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Seven ways to square up to imposter syndrome

Voco Team

There’s no magic bullet to immediately escape the grip of imposter system - that nagging feeling of self-doubt that afflicts even the most successful of people - but we’re here to tell you that there are loads of things you can try to take control of your feelings. It’s important to find what works for you and not get hung up on whether or not you are ‘succeeding’ at crushing your imposter feelings - that would defeat the point!

1. Talk it out

Silence is imposter syndrome’s best friend, and your worst enemy in overcoming it. By keeping quiet about your feelings of inadequacy you’re likely putting on a front that everything’s super cool, when actually you’re struggling inside. In turn, this masks really healthy behaviours like empathy, curiosity and vulnerability which help us achieve more and build our confidence. So start talking about how you're feeling. 

Given 70% of us suffer from imposter syndrome at some point it’s pretty much guaranteed that you’ll find someone saying ‘oh god, I’ve totally felt that too’. Realising you’re not alone is important. Talking it over with peers, friends or even your boss can be cathartic and will remind you that it’s a very normal feeling. But try not to get stuck in negative conversational spirals; focus on having open, supportive, action based chats.

2. Be your own biggest fan

Ok, so no one likes a show off, but it’s important to remind yourself about all the amazing things you’ve done - whether they are big or small. Keep a personal record of things you’re proud of, nice things people have said, good feedback from others or just a list of things that you feel have gone your way. 

By keeping track of positive moments and accomplishments, you’ll start to see your brain recognising how and why things have gone right, rather than focusing on what’s gone wrong; and you’ll accumulate a body of evidence that will be super helpful when you’re preparing for job interviews and performance reviews, or just when you need a confidence boost. It’s totally cool to show off to yourself after all.

3. Learn how to take a compliment

Y’know when someone says something nice about something you’ve achieved and you respond with a self-deprecating comment about it just being down to luck? Stop that right now! Learn instead how to accept the praise (and bank it in your personal record of achievement, obvi) and respond with a nice big ‘thank you!’ By expressing gratitude when someone compliments something you’ve done, you’ll start to reframe your thinking so you feel worthy of the praise that other people think you’ve deserve.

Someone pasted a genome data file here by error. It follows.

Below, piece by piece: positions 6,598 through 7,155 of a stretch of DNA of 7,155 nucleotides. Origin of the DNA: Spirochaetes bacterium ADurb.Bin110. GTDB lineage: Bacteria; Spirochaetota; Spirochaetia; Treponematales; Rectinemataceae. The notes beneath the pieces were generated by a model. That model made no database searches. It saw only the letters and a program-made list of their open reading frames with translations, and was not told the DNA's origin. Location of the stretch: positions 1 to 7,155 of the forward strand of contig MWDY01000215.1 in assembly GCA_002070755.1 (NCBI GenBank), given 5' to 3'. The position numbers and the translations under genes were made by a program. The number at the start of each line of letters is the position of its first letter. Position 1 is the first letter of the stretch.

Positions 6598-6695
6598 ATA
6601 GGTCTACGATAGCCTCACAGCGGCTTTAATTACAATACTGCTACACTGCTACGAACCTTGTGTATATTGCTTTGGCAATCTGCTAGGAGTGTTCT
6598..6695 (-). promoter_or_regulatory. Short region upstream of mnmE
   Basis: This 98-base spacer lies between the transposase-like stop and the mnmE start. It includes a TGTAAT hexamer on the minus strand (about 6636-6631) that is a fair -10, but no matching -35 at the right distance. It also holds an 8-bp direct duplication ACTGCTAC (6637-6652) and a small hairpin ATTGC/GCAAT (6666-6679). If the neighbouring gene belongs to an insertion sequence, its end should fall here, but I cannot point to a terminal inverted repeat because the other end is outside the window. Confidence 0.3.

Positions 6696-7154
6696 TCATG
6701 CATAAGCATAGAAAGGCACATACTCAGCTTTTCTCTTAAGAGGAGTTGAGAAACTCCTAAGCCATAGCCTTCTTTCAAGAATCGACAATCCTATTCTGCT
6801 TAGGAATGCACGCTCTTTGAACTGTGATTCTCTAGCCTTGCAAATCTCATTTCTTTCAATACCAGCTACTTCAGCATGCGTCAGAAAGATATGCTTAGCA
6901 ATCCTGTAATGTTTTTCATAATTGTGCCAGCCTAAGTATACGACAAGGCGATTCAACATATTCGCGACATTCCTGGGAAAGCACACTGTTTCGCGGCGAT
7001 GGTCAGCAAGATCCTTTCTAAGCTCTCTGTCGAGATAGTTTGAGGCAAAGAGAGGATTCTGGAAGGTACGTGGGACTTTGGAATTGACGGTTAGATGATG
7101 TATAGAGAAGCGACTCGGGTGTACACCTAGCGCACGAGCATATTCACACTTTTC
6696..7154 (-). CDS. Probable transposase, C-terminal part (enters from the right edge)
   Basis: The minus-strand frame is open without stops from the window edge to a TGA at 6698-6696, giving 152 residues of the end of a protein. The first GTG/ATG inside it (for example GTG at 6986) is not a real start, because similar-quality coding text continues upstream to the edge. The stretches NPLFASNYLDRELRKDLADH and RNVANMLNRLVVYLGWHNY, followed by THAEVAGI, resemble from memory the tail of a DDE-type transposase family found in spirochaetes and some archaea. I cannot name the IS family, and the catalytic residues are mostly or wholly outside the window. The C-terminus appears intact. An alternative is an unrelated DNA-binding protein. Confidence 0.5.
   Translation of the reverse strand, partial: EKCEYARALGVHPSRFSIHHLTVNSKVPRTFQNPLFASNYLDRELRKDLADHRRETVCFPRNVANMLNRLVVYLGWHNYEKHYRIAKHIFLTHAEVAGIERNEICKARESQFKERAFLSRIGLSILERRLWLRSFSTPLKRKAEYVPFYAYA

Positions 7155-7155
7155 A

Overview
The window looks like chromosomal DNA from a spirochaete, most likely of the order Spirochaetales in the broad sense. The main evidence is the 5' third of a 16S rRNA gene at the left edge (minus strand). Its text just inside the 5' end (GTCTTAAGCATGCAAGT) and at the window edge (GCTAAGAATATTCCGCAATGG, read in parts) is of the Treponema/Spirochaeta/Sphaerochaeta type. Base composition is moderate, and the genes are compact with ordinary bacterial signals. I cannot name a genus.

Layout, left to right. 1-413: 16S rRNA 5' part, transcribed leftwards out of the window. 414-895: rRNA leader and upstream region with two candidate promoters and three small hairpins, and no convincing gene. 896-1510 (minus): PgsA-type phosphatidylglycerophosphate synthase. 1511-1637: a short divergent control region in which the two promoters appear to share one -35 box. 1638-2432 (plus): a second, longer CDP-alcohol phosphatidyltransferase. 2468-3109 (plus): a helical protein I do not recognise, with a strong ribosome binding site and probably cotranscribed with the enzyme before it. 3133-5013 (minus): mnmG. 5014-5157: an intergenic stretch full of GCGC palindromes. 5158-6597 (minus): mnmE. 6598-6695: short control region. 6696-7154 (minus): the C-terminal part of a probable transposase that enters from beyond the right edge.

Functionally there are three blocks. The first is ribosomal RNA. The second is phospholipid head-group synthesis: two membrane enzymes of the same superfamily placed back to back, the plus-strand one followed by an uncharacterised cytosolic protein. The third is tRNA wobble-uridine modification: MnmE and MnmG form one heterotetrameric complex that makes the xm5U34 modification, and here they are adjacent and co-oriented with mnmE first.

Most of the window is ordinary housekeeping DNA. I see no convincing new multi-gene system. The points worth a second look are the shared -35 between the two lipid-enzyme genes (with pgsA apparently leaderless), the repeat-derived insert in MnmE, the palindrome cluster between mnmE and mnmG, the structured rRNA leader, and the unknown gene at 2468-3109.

4. What’s the worst that can happen?

Rather than setting yourself a long list of ‘goals’ that may only exacerbate your feelings of inadequacy if you feel like you’re not achieving them, you could focus instead on listing your fears. As in the worst thing you can possibly imagine happening in a work context? Then think about what you need to do to mitigate that fear, breaking the actions needed down into achievable steps. Chances are once you name the fear it won’t seem as scary, and once you think about how you’ll deal with it, it won’t seem like a fear at all. Naming the things we’re afraid of often takes away their power and makes us see that there’s a way forward.

5. Flip your internal monologue

When you’re deep in the grip of imposter syndrome, it’s easy to turn every small set back into a massive screw-up, and to over-generalise and aggregate minor mistakes into a narrative about consistent failure. Negative self-talk fuels self-doubt so it’s important to try and reframe your thinking to make it more constructive. Instead of dwelling on what’s happened or what’s gone wrong, flip your thinking to focus on what you can learn from the experience or when you might have successfully handled something similar in the past. By switching up your internal monologue and seeing things in a positive light, you can move your mindset from shade to sun and start to grow.

6. Fake it til you make it

Sometimes the best way of building your self-confidence is by pretending to be confident. Yup, by faking it. Practice your most confident version of yourself. If you don’t feel confident, then pretend. Think about how you hold yourself, your posture, your hands, your smile. Use every tool in your box to act like you believe in yourself, because then other people will. And you know what, once they believe in you, then you’ll probably start believing in yourself too. It might not happen overnight, but slowly, you won’t need to fake it - you’ll have made it. Boom.

7. Mentor someone

Obviously at Voco we’re massive mentoring cheerleaders - it’s at the heart of what we’re all about. That’s because the very act of being a mentor can help in so many ways, not least in helping to address those nasty imposter-y thoughts. By helping someone else address challenges and overcome obstacles, you’ll also reinforce how great you are at doing those things yourself, and underline that you really do know what the hell you’re talking about. 

And don’t think you have to be a member of the great and the good to be a valuable mentor. Everyone has valuable experiences to share and interesting perspectives to offer; and by harnessing each others’ superpowers you can smash those feelings of inadequacy and doubt and square up to imposter syndrome once and for all.

Related: So what is imposter syndrome anyway?

More on imposter syndrome

The Squiggly Career Podcast: Imposter Syndrome

The Cut: 25 Famous Women on Imposter Syndrome and Self Doubt

Fast Company: It’s not just you: these super successful people suffer from imposter syndrome

Clance Imposter Syndrome Self Assessment

Quartz: Men and imposter syndrome

Dr Valerie Young: Imposter Syndrome

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